The nursing home industry was transformed in the 1950s and 60’s, as small, non-profit providers were increasingly replaced by for-profit companies and these flourished through to the end of the century, fueled by revenues from Medicare and Medicaid. Since then, however, the industry has been in slow decline, despite the continuing aging of the population; still in 2015 there were 15,640 nursing homes in the US with 1.5 million residents. California has 1200 nursing homes located in 56 of its counties.

    The shift to for-profit chains has taken place in this context; private owners now increasingly rely on consolidation – increasing market share – in place of actual growth; aggressive chain managements, Brius excels here, acquire failing facilities at bargain-basement prices often through bankruptcy proceedings. These facilities most often already have quality problems – problems which persist and often worsen under Brius.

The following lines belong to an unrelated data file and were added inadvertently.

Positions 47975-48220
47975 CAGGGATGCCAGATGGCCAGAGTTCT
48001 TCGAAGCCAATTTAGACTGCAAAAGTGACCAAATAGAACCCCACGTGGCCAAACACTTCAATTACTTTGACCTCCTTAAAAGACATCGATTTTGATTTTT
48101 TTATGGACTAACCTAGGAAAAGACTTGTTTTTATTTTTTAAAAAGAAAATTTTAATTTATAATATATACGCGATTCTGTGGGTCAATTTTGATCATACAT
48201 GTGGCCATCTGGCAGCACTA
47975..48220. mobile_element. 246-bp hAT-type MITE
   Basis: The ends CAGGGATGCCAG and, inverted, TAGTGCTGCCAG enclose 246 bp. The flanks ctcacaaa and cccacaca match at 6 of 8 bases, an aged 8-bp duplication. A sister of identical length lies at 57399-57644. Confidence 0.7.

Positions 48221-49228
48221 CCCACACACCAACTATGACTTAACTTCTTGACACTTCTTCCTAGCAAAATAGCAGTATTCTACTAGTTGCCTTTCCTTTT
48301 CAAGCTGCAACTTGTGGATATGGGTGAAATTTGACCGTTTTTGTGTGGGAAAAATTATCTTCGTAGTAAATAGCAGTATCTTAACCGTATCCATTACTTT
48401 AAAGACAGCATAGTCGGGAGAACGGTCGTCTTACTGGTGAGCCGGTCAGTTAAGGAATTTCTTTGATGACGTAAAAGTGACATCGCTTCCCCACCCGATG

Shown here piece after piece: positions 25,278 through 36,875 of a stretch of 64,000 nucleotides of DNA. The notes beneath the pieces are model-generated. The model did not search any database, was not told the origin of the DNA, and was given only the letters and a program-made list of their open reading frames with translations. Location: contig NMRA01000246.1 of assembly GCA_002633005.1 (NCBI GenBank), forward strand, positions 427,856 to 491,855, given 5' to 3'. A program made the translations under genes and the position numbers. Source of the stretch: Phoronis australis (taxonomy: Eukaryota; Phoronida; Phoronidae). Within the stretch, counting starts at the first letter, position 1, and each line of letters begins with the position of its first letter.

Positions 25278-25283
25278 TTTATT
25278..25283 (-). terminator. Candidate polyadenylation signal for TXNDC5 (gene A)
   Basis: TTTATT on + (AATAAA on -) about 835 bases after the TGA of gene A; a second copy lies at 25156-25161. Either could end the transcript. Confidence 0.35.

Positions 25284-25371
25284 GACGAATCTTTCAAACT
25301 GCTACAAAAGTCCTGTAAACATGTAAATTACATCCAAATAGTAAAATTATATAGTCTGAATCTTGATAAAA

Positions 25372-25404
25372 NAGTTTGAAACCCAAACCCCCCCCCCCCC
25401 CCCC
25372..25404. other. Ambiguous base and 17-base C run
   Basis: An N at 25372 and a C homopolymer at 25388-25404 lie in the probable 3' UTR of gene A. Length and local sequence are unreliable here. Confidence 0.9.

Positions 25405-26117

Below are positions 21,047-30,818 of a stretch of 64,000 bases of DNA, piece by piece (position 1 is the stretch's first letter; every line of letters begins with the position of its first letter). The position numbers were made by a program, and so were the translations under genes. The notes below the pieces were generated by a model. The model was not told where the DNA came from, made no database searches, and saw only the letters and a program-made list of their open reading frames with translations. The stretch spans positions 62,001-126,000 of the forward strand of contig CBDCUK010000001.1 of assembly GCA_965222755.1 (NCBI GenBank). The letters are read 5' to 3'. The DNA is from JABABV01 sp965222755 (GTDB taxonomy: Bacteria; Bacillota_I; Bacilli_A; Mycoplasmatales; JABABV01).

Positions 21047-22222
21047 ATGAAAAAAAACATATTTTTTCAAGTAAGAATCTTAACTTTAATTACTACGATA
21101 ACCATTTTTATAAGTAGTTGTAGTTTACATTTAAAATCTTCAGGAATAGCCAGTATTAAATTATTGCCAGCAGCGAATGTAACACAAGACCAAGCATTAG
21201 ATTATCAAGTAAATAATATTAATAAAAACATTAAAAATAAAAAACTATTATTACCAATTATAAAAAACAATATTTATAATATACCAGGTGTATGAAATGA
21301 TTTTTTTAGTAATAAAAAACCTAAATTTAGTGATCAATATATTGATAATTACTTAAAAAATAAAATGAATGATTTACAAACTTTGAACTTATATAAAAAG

Today, the deepening crises in mental health and homelessness present possible new clients, as well as, of course, new problems. The number of mentally ill and young residents living in California nursing homes has risen over the past number of years, creating a volatile population mix that produces safety and patient care challenges for traditional elderly nursing home residents and nursing home staff. According to the Sacramento Bee report, California for-profit nursing home owners admit acute-care and non-traditional residents which can yield as much as $800 per day for those with Medicare. Thus the chains have targeted services to post-acute care and rehabilitation – services that receive the highest Medicare reimbursement at the expense of long-stay residents.